…Miles of semantic markup before microformats

So I’m in need of a standard way of linking from a person’s profile to their external photos, blogs, vlogs, things and so on. Especially since I intend to use as the foundation for usual information (name, email, homepage, etc), rel=me (from ) and for marking up the list of links.

Now, I went into the Microformats IRC channel to ask for some guidance (the source of this post’s title, via teh Ryanz0r) and got shot down big time. Well, not like that was surprising since I know most of the guys in there personally and they don’t take me all that seriously, but still…!

Anyway, in discussing my use case and proposing some new values for “rel=” (like, ‘photos’, ‘videos’, ‘tasklist’, etc), Ryan made an interesting point about the development of microformats that I think a lot of folks would do well to consider: the achievement of becoming a microformat isn’t an end-all, be-all that one need aspire to. Rather, standardizing and codifying existing behavior requires anthropological attention and patience to what emerges over time.

Interestingly, this is how law develops and how standards that survive and are adopted are developed (I would wager this is true most of the time — consider mp3). I’ve even proposed a solution to a problem I’ve seen repeating itself with my Community Marks idea — the hope in this case is that enough communities will run into this problem that the idea will take off, over time.

So this post is about the microformats process and how it actually works. Just because we’ve knocked off a good dozen in its first year doesn’t mean the next dozen are going to come right away or be obvious. The point is not to guess at a microformat and try to win, instead, just start doing something if nothing that fits what you need exists. Over time, a standard will emerge that can be codified into a microformat.

In my case, I’ll probably use rel="me photos" to link to someone’s Flickr stream, rel="me tasks" for someone’s tasks and rel="me favorites" for favorites. If it gets picked up, awesome. If not, I’ve got a solution that I can use for now until some standard behavior emerges.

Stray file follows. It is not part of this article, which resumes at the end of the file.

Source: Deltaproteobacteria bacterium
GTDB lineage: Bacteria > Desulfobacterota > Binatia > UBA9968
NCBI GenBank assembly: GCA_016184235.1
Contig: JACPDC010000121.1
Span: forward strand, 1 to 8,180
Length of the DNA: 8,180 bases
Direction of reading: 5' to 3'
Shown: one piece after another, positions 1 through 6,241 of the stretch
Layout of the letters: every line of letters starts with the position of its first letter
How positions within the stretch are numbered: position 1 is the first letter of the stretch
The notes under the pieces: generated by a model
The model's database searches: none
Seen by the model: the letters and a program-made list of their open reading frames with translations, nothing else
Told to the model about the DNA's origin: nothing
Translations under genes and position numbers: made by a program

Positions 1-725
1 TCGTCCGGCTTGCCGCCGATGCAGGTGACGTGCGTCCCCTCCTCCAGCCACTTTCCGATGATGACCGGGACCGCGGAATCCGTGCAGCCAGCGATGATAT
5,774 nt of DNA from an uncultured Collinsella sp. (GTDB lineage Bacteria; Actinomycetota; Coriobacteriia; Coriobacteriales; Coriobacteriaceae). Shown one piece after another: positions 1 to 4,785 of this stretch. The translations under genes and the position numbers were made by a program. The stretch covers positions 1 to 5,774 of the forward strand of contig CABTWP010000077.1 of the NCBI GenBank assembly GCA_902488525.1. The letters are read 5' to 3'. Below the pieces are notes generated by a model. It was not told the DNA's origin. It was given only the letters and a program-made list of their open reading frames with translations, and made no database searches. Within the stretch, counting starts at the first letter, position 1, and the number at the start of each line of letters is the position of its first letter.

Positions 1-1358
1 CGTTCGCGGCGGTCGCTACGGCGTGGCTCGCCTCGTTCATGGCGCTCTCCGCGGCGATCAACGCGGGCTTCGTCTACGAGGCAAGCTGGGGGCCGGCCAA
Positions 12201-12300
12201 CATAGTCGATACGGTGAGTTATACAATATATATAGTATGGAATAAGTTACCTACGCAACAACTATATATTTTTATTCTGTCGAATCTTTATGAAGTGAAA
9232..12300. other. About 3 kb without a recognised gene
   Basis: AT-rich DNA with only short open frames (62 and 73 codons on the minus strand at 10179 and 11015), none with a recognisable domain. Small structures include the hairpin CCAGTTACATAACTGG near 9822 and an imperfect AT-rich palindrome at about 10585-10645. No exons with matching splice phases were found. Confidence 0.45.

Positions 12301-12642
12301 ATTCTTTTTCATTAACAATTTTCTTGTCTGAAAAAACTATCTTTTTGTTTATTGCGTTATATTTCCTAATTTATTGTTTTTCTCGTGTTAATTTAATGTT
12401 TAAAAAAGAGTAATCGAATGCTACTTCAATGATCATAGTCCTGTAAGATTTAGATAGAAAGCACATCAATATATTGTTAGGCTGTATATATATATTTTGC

And that seems quintessentially inline with the microformats process.

Author: Chris Messina

Head of West Coast Business Development at Republic. Ever-curious product designer and technologist. Hashtag inventor. Previously: Molly.com (YC W18), Uber, Google.

9 thoughts on “…Miles of semantic markup before microformats”

  1. Hey – it’s a start. You should definitely consider adding your ideas to the microformats wiki – it would at least give us something to discuss and potentially test implementing.

  2. I think you’ve got it right here, Chris.

    The point that’s often missed is that microformats are an outgrowth of a movement that’s been going on for quite some time, away from presentational markup on the web towards structural, semantic markup.

    Microformats are an extension of that movement which codifies regularities discovered in people doing all this semantics/structure work.

    Oh, and come on, where’s my credit for the quote, “there’s miles of semantic markup before microformats.”

  3. @ Lloyd: fixed

    @ Ber: sure, but the purpose and development process of Microformats are different. Microformats don’t aim to boil the ocean and get everyone to agree. It’s kind of like a dictionary for common behaviors: “since 7 out 10 people use this class for marking up this kind of content, we’ll use it as the standard”. In that way it’s similar to being able to go to a dictionary to see how people spell things like potato or Iditarod. You’re free to stray from the norm, but at least with microformats, you’ve got a place to start from — additionally using technology available today (XHTML 1.0).

  4. @factoryjoe
    yes, i love that route 🙂 In fact, I am a recent microformat adept. Still, I think that dictionaries are still built on top of (silly?) grammatic rules, set by grammar fetishist. Yes, they are people in grey suits, bending over silly Engrish technicalities (I guess Dutch are much worse in that then UKers, let alone USspeakers). Stilll those laws manage to set standars, which are so extremely important to make up our communication. There would be no 1337 14nGu4g3 without proper well define enlish grammar laws.

    In other words: yes, Oasis is a bunch of grey suits. People setting very technical (yet not very practical) laws on how we shoulod order our information.
    Still they manage very well to make up good standards, standards where folks like those behind microformats shhouls at least strive towards.

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